made of phospholipids and proteins, like eukaryotic membranes.
  • 18. Structure of Bacteria
    Mesosome.
    Tightly-folded region of the cell membrane containing all the proteins required for respiration and photosynthesis.
    Cell Wall.
    DIFFERENT from plant cell wall.
    Made of murein (a protein) {Peptidoglycan}
    There are two kinds of cell wall, which can be distinguished by a Gram stain:
  • 19. Structure of Bacteria
    Gram positive bacteria
    have a thick cell wall and stain purple
    Gram negative bacteria
    have a thin cell wall with an outer lipid layer and stain pink.
  • 20. Gram Stain
    Gram stain is used to colour the bacterial cell wall for identification.
    Teichoic acid present in the cell wall of gram positive bacteria bind to crystal violet in the gram stain to give the cell wall a purplecolour.
    Gram negative bacteria don't have teichoic acid, and the crystal violent is decolourised and are replaced by red safranine in the gram stain, so the wall appears pink.
  • 21. Structure of Bacteria
    Capsule (Slime Layer).
    Thick polysaccharide layer outside of the cell wall.
    Used for:
    Sticking cells together
    As a food reserve
    As protection against desiccation (drying out) and chemicals, and
    as protection against phagocytosis (being broken down by a white blood cell).
  • 22. Pathogenic bacteria
    Cause infectious diseases, including
    Cholera
    Tuberculosis
    Anthrax
    Bubonic plague
  • 23. Toxins produced by bacteria
    Endotoxins
    Lipopolysaccharides which are part of the outer layer of gram negative bacteria which cause symptoms of disease.
    cause fever, vomiting and diarrhoea
    examples: endotoxins from Salmonella, E. coli
  • 24. Toxins produced by bacteria
    Exotoxins
    Proteins produced and released into the body by bacteria which causes severe symptoms of disease.
    These soluble proteins cause damage to cell membranes, internal bleeding, affect neurotransmitters, and poison cells.
    Example: botulinum toxin produced from Clostridium botulinum.
  • 25. Bacterial reproduction
    Binary fission
    Replication of DNA
    Replication of plasmids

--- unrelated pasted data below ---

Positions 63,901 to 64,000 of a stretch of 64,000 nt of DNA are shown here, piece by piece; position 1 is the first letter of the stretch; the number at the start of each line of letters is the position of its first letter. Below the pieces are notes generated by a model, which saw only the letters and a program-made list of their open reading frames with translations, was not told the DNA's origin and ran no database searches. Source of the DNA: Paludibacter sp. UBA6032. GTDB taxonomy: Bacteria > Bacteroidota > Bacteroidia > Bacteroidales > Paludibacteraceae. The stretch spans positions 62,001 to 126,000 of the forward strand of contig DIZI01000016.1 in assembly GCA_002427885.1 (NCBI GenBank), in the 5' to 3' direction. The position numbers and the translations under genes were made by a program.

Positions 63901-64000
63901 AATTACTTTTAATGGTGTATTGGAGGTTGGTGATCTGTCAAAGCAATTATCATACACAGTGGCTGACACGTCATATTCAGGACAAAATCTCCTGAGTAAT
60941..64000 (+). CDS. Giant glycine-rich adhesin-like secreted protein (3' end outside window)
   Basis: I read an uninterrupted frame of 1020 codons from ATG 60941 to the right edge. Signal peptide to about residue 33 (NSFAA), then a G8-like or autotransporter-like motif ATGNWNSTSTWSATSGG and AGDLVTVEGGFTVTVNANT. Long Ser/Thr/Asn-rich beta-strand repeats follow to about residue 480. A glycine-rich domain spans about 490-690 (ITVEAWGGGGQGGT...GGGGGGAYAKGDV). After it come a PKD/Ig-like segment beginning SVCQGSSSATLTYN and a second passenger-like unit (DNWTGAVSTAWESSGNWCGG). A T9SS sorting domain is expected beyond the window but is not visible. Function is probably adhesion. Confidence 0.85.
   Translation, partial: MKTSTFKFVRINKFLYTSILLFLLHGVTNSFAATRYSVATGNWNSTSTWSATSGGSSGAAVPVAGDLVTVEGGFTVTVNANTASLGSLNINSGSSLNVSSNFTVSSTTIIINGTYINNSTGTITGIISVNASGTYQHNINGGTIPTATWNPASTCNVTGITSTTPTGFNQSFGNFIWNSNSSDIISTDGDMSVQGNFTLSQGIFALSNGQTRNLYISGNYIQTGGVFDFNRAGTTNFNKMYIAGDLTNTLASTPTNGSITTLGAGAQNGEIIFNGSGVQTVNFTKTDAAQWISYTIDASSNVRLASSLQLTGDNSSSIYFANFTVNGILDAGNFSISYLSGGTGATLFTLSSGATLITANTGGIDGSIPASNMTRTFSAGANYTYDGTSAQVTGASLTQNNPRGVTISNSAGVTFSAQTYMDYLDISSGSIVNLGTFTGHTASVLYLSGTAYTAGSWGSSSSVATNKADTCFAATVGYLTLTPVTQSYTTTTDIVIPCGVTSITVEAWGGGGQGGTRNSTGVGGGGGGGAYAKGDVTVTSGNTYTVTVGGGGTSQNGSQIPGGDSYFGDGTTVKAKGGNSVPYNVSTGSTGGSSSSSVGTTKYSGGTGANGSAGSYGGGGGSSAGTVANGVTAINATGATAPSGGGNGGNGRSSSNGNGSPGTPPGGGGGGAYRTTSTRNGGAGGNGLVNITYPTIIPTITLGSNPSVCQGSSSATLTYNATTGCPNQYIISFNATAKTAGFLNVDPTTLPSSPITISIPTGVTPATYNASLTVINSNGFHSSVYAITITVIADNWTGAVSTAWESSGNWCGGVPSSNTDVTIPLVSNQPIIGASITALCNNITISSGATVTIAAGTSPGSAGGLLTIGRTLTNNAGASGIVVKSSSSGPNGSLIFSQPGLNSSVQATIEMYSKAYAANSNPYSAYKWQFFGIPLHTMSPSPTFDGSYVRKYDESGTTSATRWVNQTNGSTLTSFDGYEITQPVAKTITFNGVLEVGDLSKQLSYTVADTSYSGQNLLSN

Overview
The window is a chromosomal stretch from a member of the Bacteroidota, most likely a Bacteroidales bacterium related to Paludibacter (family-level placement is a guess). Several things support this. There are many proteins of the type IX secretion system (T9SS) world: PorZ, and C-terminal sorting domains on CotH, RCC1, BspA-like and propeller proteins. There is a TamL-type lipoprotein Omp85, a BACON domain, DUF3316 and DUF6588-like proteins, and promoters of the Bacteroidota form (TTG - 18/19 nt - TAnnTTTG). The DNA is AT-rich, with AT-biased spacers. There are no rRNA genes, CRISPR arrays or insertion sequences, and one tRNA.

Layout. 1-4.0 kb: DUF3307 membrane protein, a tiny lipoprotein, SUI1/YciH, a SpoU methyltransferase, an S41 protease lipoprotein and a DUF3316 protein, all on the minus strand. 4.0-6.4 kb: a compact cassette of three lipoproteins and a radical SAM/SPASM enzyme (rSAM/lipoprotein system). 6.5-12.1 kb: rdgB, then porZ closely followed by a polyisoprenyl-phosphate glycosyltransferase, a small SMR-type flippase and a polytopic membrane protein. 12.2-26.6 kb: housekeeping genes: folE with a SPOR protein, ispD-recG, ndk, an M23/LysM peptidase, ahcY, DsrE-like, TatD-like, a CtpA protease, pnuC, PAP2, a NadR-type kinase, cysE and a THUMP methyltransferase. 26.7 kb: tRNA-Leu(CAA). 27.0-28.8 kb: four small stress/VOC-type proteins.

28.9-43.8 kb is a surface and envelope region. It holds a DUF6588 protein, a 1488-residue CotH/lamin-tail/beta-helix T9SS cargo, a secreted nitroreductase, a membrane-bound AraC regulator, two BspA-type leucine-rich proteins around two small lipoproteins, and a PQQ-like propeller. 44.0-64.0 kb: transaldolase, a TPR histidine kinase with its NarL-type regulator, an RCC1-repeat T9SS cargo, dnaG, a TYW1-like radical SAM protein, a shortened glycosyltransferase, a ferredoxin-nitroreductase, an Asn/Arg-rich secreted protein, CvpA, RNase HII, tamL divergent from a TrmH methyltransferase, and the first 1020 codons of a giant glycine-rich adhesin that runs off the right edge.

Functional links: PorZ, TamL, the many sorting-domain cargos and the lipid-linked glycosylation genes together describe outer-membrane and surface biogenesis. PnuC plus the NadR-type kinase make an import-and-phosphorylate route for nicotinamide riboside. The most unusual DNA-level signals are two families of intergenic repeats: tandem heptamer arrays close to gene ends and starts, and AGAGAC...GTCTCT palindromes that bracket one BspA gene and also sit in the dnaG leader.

Cytoplasm and cell wall splits into two
    Generation time
    The time between divisions of bacteria.
  • 26. Bacterial reproduction
    Transformation
    Many bacteria can acquire new genes by taking up DNA molecules from their surroundings.
    Transduction
    Transduction is the process by which bacterial DNA is moved from one bacterium to another by a virus.
    Conjugation
    Some bacteria can transfer a portion of their chromosome to a recipient bacteria.
  • 27. Nuclear envelope
    Glycogen
    Lipids
    Plasmids
    Flagellum
  • 28. Flagellum
    DNA
  • 29. Glycogen
    • Made of {peptidoglycan / murein}
    • 30. does not contain cellulose
  • 31.
  • 32. Lungs
    They {are immune / are resistant / have been vaccinated / have had BCG};
    Have antibodies / have memory cells;
    3. Bacteria destroyed before they cause damage / eq.
  • 33. Prolonged drug treatment (3-9 months) / eq;
    Antibiotics / isoniazid / eq;
    At least 3 (antibiotics) are used / eq;
    Rest / healthy diet / direct observation therapy;
  • 34. Tuberculosis
    TB is caused by the bacterium
    Mycobacterium tuberculosis
  • 35. Tuberculosis
    Symptoms
    Coughing up blood in sputum
    Weakness
    Damage to the lung tissue
    Suppression of immunity
    Loss of appetite
    Loss of weight
    Night sweats and fever
  • 36. Tuberculosis
    Tubercle
    Mass of tissue formed in the lung as a result of inflammatory response to infection by the TB bacterium.
  • 37. Infection occurs through inhaling contaminated air or drinking infected milk.
    Primary infection - early stage of infection.
    Development of tubercle
    Bacteria are destroyed by WBC and the tissue heals.
    Some bacteria produce thick waxy layer around them and survive.
    When the person's immune system is weakened these bacteria become active and divide.
    This leads to active TB.
  • 38. Diagnosis of TB
    X-rays
    Sputum testing for bacteria
  • 39. Treatments
    Antibiotics are used for many months.
    A cocktail of different antibiotics are used.
  • 40. Prevention
    BCG (Bacillus Calmette Guerin)
    Improving living standards
    Treating diseases in cattle
    Protected clothing when contacting people with TB